This afternoon the City Council is expected to pass legislation that will require all of Seattle's rental properties to register with the city and submit to inspection. A longtime goal of councilmember Nick Licata, the legislation's approval will mark a significant step in what's been a lengthy battle.
Licata has been working toward such a vote since at least 2006. For its part, the Tenants Union of Washington State - which has been a major catalyst for reform over the years and throughout the process of bringing Council Bill 117569 to life - has been fighting slumlords for over 20 years, and sees Monday's vote as a potentially major victory.
To boil it down, the legislation will require every rental property in Seattle to eventually register with the city (including paying a registration fee), meet basic health and safety requirements, submit to random annual inspections when chosen (up to 10 percent of the city's rental properties will be subject to such inspections each year), and require all rental properties to be inspected at least once a decade. The city will certify private inspectors to carry out these inspections, and landlords will have the ability to choose which inspector to hire for the job.
Most everyone seems to agree that that city's current complaint-based system leaves much to be desired, and can leave many tenants - especially those of the low-income variety -subject to sub-standard living conditions without any real means of rectifying the situation.
Licata attempts to describe the problem with the city's current complaint-based system in a recent blog post:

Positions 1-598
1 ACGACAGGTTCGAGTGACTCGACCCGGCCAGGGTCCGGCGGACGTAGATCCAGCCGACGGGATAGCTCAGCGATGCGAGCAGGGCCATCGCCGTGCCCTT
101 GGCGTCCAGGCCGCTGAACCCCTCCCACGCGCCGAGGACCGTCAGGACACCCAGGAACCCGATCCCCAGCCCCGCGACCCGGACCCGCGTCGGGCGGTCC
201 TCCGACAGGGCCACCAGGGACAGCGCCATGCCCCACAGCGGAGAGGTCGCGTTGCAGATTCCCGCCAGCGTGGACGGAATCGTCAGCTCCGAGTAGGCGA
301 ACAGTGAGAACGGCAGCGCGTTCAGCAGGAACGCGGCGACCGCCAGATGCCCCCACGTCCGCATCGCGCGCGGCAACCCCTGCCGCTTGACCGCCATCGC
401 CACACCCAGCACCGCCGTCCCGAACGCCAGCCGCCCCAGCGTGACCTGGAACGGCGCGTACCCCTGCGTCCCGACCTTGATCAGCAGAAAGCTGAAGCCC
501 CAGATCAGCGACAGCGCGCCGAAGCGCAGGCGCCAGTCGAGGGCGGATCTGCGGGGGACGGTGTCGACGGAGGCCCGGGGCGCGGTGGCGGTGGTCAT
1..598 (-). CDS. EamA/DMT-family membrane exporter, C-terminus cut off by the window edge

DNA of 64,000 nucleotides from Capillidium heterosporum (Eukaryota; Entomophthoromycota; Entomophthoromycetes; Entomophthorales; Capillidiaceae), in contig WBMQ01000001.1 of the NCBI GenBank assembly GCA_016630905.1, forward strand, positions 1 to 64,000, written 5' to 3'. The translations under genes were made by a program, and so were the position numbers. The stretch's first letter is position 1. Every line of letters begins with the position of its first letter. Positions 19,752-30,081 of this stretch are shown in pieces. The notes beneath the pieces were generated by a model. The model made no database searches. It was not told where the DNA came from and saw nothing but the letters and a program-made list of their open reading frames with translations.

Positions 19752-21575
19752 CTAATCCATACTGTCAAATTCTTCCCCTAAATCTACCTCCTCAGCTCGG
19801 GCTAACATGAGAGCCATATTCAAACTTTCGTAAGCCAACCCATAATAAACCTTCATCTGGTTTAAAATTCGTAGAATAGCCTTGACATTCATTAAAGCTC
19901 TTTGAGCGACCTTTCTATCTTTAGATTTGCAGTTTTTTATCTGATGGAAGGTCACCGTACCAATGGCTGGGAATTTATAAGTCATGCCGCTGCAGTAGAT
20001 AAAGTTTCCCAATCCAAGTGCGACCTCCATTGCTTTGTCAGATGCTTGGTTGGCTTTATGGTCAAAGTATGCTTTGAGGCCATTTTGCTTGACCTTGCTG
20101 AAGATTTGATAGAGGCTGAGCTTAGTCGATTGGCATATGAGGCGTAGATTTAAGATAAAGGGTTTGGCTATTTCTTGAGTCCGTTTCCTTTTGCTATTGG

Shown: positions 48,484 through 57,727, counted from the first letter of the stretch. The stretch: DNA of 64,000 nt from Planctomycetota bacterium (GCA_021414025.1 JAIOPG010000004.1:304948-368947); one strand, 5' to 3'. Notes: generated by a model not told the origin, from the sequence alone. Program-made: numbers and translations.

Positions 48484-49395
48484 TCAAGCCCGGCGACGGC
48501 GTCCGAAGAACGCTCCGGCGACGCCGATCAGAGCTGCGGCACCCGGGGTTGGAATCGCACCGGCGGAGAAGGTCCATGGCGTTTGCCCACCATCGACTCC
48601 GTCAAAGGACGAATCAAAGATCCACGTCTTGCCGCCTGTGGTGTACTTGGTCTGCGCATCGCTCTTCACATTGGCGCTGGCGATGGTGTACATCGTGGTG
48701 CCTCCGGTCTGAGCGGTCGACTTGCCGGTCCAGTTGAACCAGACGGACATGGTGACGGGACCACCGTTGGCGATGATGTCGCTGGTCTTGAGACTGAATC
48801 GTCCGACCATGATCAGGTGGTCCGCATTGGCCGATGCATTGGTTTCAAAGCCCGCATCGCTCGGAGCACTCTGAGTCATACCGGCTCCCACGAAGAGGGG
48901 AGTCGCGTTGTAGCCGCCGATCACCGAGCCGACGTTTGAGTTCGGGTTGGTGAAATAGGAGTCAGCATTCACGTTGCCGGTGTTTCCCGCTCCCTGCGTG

In their last assessment of housing quality in Seattle, a survey showed that about 10 percent of rental units in Seattle have severe to moderate problems. The Department of Planning and Development gets about 500 complaints a year about rental housing conditions. If there are about 147,000 rental units and 10%, or 14,700 have problems, then that means only about 3.5% of the folks living in the worst housing are using DPD's complaint-based code enforcement system. For this reason, I'm pleased that the Council was able to agree to knit together an approach of making safe the housing that we know now is not safe and inspecting - over the next 10 years - the rest of the city's rental housing. In this way we will significantly improve the condition of unsafe rental housing.
The Tenants Union of Washington gets slightly more graphic in a recent press release:
Florencia Ybarra, a Seattle tenant, knows well the risks of the existing complaint-based system, reflecting on how her son's teacher called because he kept falling asleep in class. She explained, "We had to sleep with the lights on at night because if we turned the lights off, cockroaches would come out of the walls and crawl all over my kid's bodies. When I called DPD to inspect my apartment, my landlord filed an eviction against me. I went through a long court process and even though I ended up winning, I now have an eviction action on my record the rest of my life that makes it almost impossible to get housing. People in my community, the Latino community, live in constant fear of losing their homes and are terrified of retaliation. No family deserves what we went through. All families deserve healthy homes."
By the sound of things, we'll get a little closer to that goal today.
And unless you're a total slumlord, that can only be seen as a good thing.